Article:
Fuel production from AFEXTM pretreated biomass: current status and future perspectives
Tuesday, April 29, 2014: 8:00 AM
Grand Ballroom D-E, lobby level (Hilton Clearwater Beach)
Mingjie Jin1, Venkatesh Balan2, Cory Sarks1, Leonardo Sousa3, Christa Gunawan1, Saisi Xue1, Yaping Xue4, Andrea Orjuela1 and Bruce Dale3, (1)Chemical Engineering and Materials Science,Great Lakes Bioenergy Research Center (GLBRC), Michigan State University, Lansing, MI, (2)Department of Chemical Engineering and Materials Science,, Michigan State University and University of Pune, Lansing, MI, (3)Department of Chemical Engineering and Materials Science, Michigan State University, DOE Great Lakes Bioenergy Research Center, Lansing, MI, (4)Chemical Engineering and Materials Science, Michigan State University, Lansing, MI
Ammonia Fiber Expansion (AFEXTM) is one of the leading pretreatment technologies, which has been scaled up to a pilot scale (1 ton per day) by MBI, International. The successful demonstration of AFEX pretreatment at the pilot scale is paving the way for AFEX commercialization. An AFEX pretreated biomass commodity can be directly used as animal feed or be enzymatically converted to fermentable sugars which could be further converted to various fuels and chemicals through microbial fermentation. This talk will cover the progress we made in the past six years towards fuel production from AFEX pretreated biomass.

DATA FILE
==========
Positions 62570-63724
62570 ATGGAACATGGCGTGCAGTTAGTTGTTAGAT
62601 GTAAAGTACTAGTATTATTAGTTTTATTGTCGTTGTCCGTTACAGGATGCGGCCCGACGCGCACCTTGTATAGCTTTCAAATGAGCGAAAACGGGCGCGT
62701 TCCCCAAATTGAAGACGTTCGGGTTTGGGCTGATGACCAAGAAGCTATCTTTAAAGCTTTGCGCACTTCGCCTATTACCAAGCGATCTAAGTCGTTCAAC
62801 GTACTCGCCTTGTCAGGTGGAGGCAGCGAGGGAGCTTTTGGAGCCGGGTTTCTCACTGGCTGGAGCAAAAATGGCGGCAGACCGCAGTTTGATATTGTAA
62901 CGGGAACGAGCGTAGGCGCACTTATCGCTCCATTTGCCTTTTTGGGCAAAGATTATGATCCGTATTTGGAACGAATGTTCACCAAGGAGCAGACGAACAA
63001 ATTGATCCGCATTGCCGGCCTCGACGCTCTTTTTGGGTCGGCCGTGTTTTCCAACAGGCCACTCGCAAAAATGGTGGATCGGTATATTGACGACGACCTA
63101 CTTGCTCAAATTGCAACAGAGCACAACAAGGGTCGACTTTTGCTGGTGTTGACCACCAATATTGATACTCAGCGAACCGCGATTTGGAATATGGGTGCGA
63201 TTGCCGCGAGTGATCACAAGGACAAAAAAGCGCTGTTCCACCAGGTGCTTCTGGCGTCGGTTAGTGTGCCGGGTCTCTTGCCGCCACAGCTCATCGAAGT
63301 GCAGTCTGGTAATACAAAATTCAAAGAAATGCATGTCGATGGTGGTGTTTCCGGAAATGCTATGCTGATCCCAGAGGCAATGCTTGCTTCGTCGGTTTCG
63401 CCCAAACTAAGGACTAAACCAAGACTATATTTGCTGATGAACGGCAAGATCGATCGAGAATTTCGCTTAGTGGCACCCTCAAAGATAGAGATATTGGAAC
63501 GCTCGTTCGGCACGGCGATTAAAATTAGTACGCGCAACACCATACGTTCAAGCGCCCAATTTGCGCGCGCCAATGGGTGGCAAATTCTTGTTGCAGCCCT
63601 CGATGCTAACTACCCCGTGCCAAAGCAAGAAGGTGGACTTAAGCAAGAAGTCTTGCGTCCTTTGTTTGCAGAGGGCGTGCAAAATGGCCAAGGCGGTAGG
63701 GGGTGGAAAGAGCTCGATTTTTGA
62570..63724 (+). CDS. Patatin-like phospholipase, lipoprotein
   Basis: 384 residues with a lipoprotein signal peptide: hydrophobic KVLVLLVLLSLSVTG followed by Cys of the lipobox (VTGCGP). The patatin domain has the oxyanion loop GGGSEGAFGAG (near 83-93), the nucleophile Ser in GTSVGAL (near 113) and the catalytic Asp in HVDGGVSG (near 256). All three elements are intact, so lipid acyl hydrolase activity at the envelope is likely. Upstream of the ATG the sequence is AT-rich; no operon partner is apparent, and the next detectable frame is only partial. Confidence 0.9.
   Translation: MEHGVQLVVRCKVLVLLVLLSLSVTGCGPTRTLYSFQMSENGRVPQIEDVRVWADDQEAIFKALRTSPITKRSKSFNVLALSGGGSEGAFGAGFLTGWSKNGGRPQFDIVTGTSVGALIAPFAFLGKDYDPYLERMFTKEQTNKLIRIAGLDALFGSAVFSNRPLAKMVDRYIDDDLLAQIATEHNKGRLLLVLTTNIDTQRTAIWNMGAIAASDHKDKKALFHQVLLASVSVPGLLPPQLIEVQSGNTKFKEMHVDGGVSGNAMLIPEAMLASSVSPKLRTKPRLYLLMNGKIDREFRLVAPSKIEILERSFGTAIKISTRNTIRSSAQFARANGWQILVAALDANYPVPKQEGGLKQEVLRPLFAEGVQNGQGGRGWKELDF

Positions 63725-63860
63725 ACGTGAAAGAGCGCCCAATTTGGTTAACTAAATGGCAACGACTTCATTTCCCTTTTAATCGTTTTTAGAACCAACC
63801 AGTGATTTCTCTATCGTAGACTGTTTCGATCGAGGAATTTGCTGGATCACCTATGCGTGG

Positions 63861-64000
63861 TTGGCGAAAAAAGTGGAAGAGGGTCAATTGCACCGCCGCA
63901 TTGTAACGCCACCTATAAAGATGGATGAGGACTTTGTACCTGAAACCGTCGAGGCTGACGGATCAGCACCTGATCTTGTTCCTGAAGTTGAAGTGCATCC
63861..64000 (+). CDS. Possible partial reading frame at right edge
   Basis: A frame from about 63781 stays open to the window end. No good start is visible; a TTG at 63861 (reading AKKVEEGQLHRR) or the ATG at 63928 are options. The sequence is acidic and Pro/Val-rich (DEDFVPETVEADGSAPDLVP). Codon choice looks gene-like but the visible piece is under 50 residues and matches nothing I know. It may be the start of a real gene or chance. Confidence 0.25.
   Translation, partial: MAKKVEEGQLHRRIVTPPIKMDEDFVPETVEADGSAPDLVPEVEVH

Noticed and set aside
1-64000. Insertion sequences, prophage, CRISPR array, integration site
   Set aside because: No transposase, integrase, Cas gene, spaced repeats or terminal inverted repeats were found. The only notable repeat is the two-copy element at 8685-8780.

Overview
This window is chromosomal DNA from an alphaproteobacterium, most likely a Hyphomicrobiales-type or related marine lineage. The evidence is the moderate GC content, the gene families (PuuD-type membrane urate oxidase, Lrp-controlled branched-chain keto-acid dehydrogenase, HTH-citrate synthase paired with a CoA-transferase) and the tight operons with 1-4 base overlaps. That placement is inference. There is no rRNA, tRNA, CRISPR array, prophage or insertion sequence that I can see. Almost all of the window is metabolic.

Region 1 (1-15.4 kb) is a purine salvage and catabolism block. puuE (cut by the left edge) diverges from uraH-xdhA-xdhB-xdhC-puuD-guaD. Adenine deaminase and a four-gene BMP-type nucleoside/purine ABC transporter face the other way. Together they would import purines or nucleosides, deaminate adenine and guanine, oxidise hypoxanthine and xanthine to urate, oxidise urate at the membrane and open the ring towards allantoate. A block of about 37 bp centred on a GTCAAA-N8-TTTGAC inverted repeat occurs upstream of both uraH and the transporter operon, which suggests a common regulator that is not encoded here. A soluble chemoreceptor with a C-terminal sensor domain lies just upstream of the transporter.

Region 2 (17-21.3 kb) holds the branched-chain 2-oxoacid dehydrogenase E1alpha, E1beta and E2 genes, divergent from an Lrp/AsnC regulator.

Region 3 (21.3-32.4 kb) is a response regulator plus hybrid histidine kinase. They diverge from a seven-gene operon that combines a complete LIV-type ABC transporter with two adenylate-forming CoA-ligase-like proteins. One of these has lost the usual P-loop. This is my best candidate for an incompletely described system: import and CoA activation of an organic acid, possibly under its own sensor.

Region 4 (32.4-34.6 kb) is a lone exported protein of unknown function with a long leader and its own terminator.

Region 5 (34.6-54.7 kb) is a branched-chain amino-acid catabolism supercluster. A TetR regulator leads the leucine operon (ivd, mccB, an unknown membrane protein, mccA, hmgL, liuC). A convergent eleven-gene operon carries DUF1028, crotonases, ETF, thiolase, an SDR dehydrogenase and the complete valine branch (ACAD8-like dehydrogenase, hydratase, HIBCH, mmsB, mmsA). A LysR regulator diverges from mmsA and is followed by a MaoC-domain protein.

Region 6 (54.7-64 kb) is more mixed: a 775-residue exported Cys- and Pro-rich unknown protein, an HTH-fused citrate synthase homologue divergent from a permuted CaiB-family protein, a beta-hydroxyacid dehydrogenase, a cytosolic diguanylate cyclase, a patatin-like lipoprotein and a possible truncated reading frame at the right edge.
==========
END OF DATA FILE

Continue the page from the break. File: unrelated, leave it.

First, we compared results with SHF (separate hydrolysis and fermentation), SSCF (simultaneous saccharification and co-fermentation) and CBP (consolidated bioprocessing) on AFEX pretreated biomass. Second, based on these results, we invented the RaBIT (Rapid Bioconversion with Integrated recycle Technology) platform technology for AFEX pretreated biomass conversion. RaBIT features rapid enzymatic hydrolysis (<24 h), rapid fermentation (<24 h), efficient enzyme recycling, and yeast cell recycling. High capital cost and high enzyme cost are two major bottlenecks impeding commercialization of lignocellulosic biofuels. The RaBIT process reduces enzyme loading by up to ~50% and enhances ethanol productivity by ~3 times (and hence reduces capital cost). Third, we explored high solids loadings (> 25% solids loading) which are needed for industrial-scale lignocellulosic biomass processing. In-situ ethanol removal enables biomass sugar conversions greater than 90%, even at over 25% total solids loadings. The accumulation of oligomeric sugars was also alleviated.

AFEX is a trademark of MBI, Lansing, Michigan.